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The rise and rise of livestreaming at motor shows

24 May 2018

Livestreaming – who’s watching anyway?

At PFPR we have been monitoring PR activity at the major European motor shows for more than seven years. In the process, we have identified a number of communications trends and technology growth areas that we now use to shape the communications strategies we develop for our clients.

During this time, we’ve seen livestreaming become an increasingly important component of car manufacturers’ motor show output. Most recently, we have witnessed increasing numbers of brands opting to livestream their press conferences to audiences around the world – with varying degrees of success.

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At the 2015 Frankfurt Motor Show, just 39% of brands with press conferences chose to broadcast them live via the internet. Fast-forward three years to the 2018 Geneva Motor Show, and 59% opted to boost the reach of their event through one or more digital channel – the highest percentage of brands we’ve seen livestreaming their product launches at a major European motor show.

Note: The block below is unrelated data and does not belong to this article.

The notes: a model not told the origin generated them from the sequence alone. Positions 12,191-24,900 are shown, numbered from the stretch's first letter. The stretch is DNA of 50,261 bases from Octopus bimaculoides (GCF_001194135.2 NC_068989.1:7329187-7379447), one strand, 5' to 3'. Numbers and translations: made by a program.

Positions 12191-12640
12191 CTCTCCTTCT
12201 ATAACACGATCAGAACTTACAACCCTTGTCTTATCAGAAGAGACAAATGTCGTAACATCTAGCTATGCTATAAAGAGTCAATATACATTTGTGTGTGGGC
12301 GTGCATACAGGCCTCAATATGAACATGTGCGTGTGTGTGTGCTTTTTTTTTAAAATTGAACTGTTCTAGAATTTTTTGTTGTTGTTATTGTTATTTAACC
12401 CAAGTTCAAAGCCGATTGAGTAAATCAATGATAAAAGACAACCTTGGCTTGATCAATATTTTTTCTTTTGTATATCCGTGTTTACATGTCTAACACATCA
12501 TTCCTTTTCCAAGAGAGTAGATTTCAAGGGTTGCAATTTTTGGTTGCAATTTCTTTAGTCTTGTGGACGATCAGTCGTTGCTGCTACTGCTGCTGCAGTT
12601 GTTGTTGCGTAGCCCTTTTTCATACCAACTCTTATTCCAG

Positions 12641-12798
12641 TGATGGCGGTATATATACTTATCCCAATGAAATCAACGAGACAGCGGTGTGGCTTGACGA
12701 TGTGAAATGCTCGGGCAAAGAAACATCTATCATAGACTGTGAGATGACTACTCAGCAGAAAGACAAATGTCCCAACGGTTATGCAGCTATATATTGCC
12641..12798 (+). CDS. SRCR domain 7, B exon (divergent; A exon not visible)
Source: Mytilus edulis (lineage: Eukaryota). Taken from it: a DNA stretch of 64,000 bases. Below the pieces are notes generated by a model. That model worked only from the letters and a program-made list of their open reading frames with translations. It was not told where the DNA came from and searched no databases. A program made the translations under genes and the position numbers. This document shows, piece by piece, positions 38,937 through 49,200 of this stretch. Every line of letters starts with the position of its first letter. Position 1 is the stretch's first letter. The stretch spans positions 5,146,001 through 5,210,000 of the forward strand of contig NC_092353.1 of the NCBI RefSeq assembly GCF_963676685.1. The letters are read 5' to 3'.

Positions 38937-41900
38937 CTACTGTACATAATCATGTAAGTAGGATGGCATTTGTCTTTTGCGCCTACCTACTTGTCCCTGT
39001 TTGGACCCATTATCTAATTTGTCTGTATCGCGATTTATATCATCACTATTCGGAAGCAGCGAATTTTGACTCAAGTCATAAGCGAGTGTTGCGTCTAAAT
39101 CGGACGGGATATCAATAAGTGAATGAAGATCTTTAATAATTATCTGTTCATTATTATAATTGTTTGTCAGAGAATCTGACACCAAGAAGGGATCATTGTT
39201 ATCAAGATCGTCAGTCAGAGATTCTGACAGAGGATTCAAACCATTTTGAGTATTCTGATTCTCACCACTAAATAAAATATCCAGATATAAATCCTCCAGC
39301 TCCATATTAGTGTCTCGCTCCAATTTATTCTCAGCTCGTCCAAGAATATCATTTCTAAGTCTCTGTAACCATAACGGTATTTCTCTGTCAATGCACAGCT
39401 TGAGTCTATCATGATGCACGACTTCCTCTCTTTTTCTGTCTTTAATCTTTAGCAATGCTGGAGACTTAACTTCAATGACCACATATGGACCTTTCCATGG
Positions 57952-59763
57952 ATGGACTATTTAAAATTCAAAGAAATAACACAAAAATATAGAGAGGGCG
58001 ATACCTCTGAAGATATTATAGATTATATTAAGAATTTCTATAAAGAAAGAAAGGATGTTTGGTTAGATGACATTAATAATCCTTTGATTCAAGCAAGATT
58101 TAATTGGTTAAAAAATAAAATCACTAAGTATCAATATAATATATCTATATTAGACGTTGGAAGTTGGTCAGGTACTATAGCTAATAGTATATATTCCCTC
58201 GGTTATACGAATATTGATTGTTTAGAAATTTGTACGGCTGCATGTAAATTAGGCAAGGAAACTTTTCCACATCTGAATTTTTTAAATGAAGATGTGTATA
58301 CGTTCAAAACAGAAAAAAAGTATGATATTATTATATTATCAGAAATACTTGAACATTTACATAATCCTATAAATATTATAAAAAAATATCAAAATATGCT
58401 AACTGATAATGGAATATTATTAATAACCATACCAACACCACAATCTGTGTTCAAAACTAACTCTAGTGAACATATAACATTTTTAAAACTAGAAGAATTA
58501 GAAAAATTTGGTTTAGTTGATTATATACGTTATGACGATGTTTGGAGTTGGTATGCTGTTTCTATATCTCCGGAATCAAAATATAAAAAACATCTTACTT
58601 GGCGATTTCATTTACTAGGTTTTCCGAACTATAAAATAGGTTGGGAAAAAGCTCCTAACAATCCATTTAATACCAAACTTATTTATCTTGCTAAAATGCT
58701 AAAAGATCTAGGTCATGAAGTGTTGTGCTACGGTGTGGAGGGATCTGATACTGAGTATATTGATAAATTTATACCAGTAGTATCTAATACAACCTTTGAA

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The most used channels at the 2018 Geneva Motor Show

Anticipating an all-time high percentage for livestreaming, we settled down to watch every live press conference broadcast at the 2018 Geneva Motor Show to see which channel proved most popular. The data we collected gives us insight into the total viewing success provided by each channel, and how a combination of channels often provides the best results.

Of the brands livestreaming from Geneva, 26% used more than one channel. Of social media, Facebook was the most popular, with almost three quarters of brands broadcasting over Facebook Live.

YouTube was the next most-popular social channel, with 26% of brands streaming through its YouTube Live service – a substantial reduction from the 63% using YouTube to broadcast live from the 2017 Frankfurt Motor Show six months earlier.

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The most successful social media channels at Geneva 2018

A quarter of the manufacturers livestreaming at Geneva opted to use Twitter’s Periscope service – but YouTube proved to be twice as effective in gaining live views, and three times as effective when considering total live and non-live views together.

In all, 87% of brands made their livestreams watchable after the event – with the Facebook and YouTube platforms clearly better suited to hosting non-live coverage.

In total, there was a 3,442% increase in views when content was still available online after the event (at the time of researching). Instagram is excluded from this, as it does not offer an ongoing hosting service.

Why it pays to use more than one channel

Our research shows that it pays for brands to use more than one service to live broadcast their press conferences. For example, we found that using just one extra channel could increase total views by up to a third.